Fundy's tides are the highest in the world because of an unusual combination of resonance (or seiche) and the shape of the bay.

Like water in any basin, the water in the Bay of Fundy has a natural rocking motion called a seiche. You could compare this to the movement of water in a bathtub. Although the water in a bathtub sloshes from one end to the other and back again in a few seconds, it takes about 13 hours for the water in the bay to rock from the mouth of the bay to the head of the bay and back again. The Atlantic Ocean tide rising and flooding into the bay every 12 hours and 25 minutes reinforces the rocking motion. To imagine this, picture an adult giving a gentle push to a child on a swing. Just a very small push, at the right time, is enough to make it go higher and higher. A pulse from the ocean tides sustains the seiche in the bay.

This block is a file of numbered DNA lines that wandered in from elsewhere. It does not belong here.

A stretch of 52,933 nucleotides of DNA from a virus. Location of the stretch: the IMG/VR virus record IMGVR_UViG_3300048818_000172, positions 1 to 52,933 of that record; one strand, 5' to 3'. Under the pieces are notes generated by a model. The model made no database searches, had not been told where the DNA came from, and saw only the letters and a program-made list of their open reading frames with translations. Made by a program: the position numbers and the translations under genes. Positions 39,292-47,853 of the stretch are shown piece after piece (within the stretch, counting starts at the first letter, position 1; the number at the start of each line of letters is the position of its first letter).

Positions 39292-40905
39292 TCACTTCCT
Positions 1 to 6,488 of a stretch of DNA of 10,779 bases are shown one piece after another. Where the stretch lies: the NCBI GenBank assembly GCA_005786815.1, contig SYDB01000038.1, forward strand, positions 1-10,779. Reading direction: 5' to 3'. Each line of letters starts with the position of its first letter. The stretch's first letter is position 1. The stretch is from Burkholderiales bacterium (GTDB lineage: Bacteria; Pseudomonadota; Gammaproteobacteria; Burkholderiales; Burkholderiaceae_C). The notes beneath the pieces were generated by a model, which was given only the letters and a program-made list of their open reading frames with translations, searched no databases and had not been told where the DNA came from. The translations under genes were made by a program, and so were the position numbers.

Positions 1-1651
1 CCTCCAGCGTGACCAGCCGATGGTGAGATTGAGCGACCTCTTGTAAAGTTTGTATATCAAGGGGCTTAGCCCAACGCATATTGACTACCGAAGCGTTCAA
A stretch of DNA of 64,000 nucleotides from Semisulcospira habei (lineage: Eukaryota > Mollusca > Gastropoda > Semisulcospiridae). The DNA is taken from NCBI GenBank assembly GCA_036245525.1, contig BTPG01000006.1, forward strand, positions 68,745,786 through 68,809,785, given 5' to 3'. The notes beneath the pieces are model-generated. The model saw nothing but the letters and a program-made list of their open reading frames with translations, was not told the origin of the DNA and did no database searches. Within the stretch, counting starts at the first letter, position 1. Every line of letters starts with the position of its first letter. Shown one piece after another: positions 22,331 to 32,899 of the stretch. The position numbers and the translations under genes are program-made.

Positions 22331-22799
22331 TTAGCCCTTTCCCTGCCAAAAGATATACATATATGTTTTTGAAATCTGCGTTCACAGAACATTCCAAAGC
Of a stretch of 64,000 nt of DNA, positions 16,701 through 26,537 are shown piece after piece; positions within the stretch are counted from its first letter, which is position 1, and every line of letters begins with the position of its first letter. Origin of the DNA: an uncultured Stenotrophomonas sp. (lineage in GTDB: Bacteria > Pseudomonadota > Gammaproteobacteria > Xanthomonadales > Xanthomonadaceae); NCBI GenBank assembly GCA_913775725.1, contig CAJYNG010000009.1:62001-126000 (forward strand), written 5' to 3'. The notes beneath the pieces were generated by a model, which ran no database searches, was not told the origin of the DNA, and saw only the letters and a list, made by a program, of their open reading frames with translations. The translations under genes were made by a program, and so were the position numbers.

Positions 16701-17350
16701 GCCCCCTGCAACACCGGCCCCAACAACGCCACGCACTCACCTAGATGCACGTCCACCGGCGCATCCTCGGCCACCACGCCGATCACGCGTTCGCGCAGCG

The Bay of Fundy's length is important. That's what makes the seiche frequency match the pulse from the Atlantic Ocean tides.

The bay's shape is of secondary importance although still significant. The bay becomes narrower and shallower towards its head, forcing the water higher up the shores.

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